Q: Any games stand out to you, Kareem?
KM: Oh, my first interception in Lincoln was at Memorial Stadium and I wasn’t yet a starter. I was a sophomore, I caught my first interception and they couldn’t tackle me for some reason. I kept running into opposing players and they couldn’t tackle me, all those people and all that energy, that sea of red, just energized me and it really sticks out.
Also, my first moment walking thorough the tunnel. I never knew that that many people could be at one place at one time. And I never knew what it sounded like. Gamecocks, you could get a couple ten thousand for a game. High school, junior college? But Nebraska is Nebraska. That’s a different level. Nothing was comparable to that first time walking out of the tunnel. In fact, me and Toby were walking next to each other, walking two by two, it was me and Toby Wright. He said, “Hey, this is what we’re here for.” And we both even started crying a little bit. We’d realized that we were on the way to achieving our goals, going through that tunnel for the first time. It was an amazing feeling. It was something else. And as a visiting player, when you see that first guy coming out wearing the red? Well, it don’t stop. We’d just keep it coming until the end of the fourth quarter, we’d never let up.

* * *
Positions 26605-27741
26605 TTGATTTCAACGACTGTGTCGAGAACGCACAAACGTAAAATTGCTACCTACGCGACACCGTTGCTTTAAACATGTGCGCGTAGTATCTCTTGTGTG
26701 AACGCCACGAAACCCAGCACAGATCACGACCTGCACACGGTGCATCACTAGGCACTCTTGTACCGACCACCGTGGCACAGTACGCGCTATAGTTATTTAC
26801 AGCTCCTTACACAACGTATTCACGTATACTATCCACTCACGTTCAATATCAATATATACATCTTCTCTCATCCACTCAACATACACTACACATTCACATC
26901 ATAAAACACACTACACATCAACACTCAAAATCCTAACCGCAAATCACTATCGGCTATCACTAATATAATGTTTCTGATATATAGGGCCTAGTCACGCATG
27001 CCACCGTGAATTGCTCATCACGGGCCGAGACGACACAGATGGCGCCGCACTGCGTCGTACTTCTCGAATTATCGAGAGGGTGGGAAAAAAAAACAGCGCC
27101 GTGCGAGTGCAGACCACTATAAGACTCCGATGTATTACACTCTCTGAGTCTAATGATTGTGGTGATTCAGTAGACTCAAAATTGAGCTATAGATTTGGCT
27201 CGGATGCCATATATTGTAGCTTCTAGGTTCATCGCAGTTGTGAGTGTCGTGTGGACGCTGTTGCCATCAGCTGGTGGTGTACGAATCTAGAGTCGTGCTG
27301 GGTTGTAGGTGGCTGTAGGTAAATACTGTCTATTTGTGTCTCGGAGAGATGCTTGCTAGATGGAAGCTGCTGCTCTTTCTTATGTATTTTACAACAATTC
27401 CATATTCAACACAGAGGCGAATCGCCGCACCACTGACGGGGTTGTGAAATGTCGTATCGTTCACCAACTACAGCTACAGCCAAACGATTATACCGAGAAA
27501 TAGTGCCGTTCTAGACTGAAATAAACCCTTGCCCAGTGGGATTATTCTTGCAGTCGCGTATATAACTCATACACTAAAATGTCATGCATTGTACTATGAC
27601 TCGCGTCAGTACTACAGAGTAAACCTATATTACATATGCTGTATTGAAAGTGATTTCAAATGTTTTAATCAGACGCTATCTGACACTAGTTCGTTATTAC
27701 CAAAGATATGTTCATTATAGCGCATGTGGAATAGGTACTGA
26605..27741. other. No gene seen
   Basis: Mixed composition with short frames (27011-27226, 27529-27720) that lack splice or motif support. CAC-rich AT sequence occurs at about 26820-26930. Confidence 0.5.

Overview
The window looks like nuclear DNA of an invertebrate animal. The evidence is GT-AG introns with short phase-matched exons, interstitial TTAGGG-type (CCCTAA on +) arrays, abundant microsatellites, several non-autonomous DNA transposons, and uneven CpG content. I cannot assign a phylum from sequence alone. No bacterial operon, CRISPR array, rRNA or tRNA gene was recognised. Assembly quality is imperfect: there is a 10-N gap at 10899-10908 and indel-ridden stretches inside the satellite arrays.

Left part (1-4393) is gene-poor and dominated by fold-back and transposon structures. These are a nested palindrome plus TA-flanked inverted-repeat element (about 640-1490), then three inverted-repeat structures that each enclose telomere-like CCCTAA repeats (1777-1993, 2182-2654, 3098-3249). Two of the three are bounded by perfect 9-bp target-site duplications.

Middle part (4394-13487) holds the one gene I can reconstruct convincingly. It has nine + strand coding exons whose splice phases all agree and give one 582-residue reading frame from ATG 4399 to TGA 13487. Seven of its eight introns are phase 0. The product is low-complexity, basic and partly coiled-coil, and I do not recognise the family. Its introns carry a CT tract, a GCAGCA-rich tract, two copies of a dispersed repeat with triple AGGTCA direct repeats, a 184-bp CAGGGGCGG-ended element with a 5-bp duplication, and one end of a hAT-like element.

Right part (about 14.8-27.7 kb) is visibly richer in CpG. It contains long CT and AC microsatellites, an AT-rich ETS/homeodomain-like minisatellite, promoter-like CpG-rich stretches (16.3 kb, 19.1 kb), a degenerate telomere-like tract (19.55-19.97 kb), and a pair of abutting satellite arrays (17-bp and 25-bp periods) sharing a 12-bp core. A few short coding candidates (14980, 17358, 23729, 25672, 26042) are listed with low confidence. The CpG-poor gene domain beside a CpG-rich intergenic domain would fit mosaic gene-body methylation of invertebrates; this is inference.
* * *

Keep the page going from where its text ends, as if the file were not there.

Q: Getting into your mind, how did you feed off the energy of the crowd?
KM: Well, it let me know how committed they were to Nebraska football. To make a long story short, how could we let our supporters, our fan base, down? They showed up every time we played. At the end of the day we’re playing for ourselves, but with the support from the fan base, you just can’t let the fans down. They looked up to us so much that it’s a great responsibility, they supported us and we played the best that we can.